Wolves beat Manchester United to secure their place in Emirates FA Cup semi-finals

Saturday 16 Mar 2019
Wolverhampton Wanderers are into the semi-final of the Emirates FA Cup

By Hritika Sharma, member of The FA Young Reporters' Club and currently studies Football Journalism at the University of Derby.

Nuno’s at the wheel, and Wolverhampton Wanderers are into the semi-final of the Emirates FA Cup. 

His masterplan worked to perfection, and Wolves deservedly handed Manchester United another defeat following their 2-0 loss to Arsenal in the Premier League last weekend. When it was all over, the home fans were ecstatic, the celebrations were joyous, and the Old Gold were on their way to Wembley. 

Even the freezing winds and pouring rain could do nothing to dampen the spirits at a packed Molineux Stadium, with both sets of supporters in a constant battle with each other, exchanging and overlapping one chant after another. It was almost as if the players were struggling to keep up with that intensity. The 100th meeting between the two sides began with the opening exchanges being particularly cagey, as the teams took their time to settle in. And although the weather comparatively mellowed not long after kick-off, the atmosphere certainly did not, with the home faithful drowning out every song from United’s 4,500-odd away support and noise levels going through the roof.

Wolves fans celebrate their 2-1 win over Man Utd

With 10 minutes gone, the first chance of the game fell to Paul Pogba, but his attempt went wide of John Ruddy’s left post, not dangerous enough for the ‘keeper to trouble himself. Shortly after, Marcus Rashford’s long-range shot was comfortably saved by Ruddy. For the most part during the opening exchanges, the Wolves defence was calm and composed, and dealt with every United threat with precision.

The early stages hinted at a possible stalemate between the two; sure enough, the half was uneventful and lacking in quality for the most part, only improving towards the very end. From a corner, Conor Coady’s cross fell to Rúben Neves outside the 18-yard box. With excellent technique, he hit it first time towards the goal, where Sergio Romero did well to smother it down. At the other end, Rashford found himself at the end of a short corner routine, but his powerful shot was nowhere near the target. United manager Ole Gunnar Solskjaer was understandably frustrated on the sidelines, conversing at length with the fourth official while theatrically throwing his arms round in every direction.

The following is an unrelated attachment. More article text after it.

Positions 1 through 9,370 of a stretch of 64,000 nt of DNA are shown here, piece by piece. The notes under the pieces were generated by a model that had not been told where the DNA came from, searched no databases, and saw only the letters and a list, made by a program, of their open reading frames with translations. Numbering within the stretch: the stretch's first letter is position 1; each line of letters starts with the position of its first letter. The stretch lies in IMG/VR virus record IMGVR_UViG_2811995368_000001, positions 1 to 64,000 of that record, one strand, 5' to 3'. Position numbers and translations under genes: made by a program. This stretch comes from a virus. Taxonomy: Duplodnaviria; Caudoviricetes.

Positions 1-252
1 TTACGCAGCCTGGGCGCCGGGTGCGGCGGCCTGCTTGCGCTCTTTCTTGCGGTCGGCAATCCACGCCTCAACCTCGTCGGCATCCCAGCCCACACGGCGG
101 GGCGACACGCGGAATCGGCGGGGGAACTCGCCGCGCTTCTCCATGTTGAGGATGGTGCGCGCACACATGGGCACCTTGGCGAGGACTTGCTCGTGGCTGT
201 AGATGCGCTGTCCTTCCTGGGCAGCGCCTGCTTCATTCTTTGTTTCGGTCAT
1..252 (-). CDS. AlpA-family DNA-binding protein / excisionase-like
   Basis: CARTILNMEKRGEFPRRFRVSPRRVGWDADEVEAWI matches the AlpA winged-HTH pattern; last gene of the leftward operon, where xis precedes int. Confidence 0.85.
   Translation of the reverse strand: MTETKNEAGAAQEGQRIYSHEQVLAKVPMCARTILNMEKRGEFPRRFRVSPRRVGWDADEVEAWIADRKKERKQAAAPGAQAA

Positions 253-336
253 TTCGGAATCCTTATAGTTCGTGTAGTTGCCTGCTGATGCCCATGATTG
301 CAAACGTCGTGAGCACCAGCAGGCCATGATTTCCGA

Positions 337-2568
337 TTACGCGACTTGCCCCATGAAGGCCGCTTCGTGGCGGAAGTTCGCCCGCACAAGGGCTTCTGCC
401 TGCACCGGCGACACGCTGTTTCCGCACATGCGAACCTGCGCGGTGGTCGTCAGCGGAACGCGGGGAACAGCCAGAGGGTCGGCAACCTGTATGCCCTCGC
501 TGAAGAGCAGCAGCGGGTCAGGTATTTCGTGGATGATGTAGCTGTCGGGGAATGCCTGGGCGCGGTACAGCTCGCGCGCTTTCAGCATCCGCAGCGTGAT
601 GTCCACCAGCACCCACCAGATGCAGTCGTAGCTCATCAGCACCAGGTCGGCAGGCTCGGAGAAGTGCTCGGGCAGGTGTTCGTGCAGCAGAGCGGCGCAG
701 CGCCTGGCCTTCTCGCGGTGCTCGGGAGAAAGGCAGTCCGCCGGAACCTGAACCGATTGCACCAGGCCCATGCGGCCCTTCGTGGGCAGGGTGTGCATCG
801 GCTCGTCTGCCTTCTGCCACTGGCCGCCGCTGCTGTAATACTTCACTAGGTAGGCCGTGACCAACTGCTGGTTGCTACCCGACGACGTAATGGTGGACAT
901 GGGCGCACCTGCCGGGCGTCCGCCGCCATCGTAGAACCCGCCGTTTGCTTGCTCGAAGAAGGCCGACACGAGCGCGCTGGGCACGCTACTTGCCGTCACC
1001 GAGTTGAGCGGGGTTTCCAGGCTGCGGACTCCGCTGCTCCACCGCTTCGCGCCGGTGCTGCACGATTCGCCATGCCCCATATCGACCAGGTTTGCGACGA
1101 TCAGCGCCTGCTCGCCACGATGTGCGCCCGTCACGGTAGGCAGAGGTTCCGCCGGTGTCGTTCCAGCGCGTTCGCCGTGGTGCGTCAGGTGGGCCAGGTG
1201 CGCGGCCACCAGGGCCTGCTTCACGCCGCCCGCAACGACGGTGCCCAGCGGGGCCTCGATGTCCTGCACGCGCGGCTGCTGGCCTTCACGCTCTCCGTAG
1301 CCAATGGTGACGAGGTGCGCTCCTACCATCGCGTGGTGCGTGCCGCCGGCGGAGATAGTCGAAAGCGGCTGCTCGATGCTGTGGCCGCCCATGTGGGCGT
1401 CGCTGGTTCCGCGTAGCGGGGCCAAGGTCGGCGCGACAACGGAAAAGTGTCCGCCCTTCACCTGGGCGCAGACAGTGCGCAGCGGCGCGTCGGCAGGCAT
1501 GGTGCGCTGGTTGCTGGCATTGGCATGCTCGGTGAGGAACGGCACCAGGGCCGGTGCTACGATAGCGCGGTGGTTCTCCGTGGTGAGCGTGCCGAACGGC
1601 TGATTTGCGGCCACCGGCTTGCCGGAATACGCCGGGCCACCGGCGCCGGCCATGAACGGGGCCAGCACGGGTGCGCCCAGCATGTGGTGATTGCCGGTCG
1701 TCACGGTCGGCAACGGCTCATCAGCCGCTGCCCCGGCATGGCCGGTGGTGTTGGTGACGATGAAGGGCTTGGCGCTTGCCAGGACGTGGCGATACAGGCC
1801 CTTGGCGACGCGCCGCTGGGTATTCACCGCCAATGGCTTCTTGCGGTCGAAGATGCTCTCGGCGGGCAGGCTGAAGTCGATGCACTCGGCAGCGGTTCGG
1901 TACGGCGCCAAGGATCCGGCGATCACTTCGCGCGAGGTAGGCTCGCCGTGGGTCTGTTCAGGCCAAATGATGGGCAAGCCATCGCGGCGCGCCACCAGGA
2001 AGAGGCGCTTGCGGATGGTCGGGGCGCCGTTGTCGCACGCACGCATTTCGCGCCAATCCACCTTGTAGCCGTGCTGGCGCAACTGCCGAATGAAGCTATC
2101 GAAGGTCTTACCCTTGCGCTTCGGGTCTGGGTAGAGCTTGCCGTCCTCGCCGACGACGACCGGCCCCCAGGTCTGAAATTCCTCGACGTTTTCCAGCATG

There were penalty shouts from both teams in quick succession, which referee Martin Atkinson waved away. Just minutes before half-time, Diogo Jota was put through on goal by Neves, with no opposing defenders in sight. It was the best chance of the game at that point and Romero made a crucial save, drawing an agonising groan from the home fans. United will feel they should have made better use of all that possession, while the only possible hiccup in Wolves’ near-perfect gameplan was Jota’s missed opportunity.

Immediately after the restart, Rashford – with frightening pace – sprinted past Coady down the right-hand side; the defender just about managed to send the ball out of play with a sliding challenge. Romero made a better, outstanding save early in the second period, flying out to somehow tip over Raúl Jiménez’s header. Wolves were now attacking with incision and Romero was called into action once again, this time from João Moutinho. United were second-best, thankful for their second-choice ‘keeper making the decisive stops. Every attack from the Red Devils was met by a wall of Old Gold, and they seemed toothless against it, unable to find a way to break it down.

A Wolves goal had been coming for a while, and it came through Jiménez. Moutinho made his way into the box and Jimenéz’s initial shot was blocked by Romero, but he could do nothing about the rebound as the ball rolled past him into the net. Molineux erupted, producing a deafening sound. It can be hard to believe that the roar was even louder when Jota scored their second goal, but FA Cup nights with a semi-final spot at stake transform impossible thoughts into manifestations of reality.

Wolves were out for blood and mortally wounded Solskjaer’s side from a blistering counter-attack. Assisted by Jiménez and Neves, Jota ran behind the United defence to fire past Romero, atoning for his miss earlier. As the game drew to a close, Victor Lindelöf was shown a straight red card for his sliding tackle on Jota, which was overturned by VAR and downgraded to a booking.

In the final minute of the five added on, Rashford managed to find space in the Wolves box and halved the deficit. All that late drama, and it was exactly that: too late. This was Wolves’ night, and Nuno’s, and nothing would take it away from them. 

See all the results from the quarter-finals.

By Hritika Sharma FA Young Reporters Club Molineux Stadium, Wolverhampton